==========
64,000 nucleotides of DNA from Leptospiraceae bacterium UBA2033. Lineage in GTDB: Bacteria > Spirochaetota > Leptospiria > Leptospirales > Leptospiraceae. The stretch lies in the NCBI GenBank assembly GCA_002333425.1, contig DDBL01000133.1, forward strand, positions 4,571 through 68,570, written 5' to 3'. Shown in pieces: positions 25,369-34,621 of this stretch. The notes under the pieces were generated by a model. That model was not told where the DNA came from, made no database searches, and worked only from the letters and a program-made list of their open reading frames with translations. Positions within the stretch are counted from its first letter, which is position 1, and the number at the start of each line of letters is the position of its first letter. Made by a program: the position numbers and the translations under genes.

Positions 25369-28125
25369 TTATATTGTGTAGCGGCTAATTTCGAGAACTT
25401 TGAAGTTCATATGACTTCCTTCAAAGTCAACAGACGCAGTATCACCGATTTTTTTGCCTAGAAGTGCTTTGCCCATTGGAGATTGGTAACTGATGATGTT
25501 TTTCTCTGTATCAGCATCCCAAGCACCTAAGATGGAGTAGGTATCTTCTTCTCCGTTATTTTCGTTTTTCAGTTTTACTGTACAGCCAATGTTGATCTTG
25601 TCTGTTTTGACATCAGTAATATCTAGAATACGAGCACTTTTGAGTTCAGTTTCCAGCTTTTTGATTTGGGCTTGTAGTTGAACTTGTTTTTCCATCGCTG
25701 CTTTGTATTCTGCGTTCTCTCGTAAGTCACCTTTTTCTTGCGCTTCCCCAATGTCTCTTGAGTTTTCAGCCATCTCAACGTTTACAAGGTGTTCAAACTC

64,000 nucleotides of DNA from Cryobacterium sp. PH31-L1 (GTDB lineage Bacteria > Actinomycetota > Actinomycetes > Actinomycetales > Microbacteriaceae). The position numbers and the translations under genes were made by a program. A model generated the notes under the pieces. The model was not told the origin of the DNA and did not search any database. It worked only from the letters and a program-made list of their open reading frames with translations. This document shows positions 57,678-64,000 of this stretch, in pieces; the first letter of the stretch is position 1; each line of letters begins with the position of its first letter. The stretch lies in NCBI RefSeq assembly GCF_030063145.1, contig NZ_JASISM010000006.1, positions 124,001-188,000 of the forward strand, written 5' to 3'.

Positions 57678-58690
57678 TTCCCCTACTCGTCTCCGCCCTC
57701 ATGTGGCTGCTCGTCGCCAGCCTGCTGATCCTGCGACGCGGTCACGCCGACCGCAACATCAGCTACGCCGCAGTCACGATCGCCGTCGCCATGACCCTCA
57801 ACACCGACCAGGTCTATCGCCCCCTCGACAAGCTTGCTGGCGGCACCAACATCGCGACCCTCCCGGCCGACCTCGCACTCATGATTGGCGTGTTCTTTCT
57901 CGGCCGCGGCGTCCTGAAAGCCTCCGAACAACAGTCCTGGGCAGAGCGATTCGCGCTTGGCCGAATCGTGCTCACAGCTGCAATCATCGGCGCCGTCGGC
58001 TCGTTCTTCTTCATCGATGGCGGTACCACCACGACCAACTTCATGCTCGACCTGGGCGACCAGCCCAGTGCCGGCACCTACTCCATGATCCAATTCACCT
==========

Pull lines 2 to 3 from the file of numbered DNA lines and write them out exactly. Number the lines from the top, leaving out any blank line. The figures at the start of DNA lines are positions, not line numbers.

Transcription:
Positions 25369-28125
25369 TTATATTGTGTAGCGGCTAATTTCGAGAACTT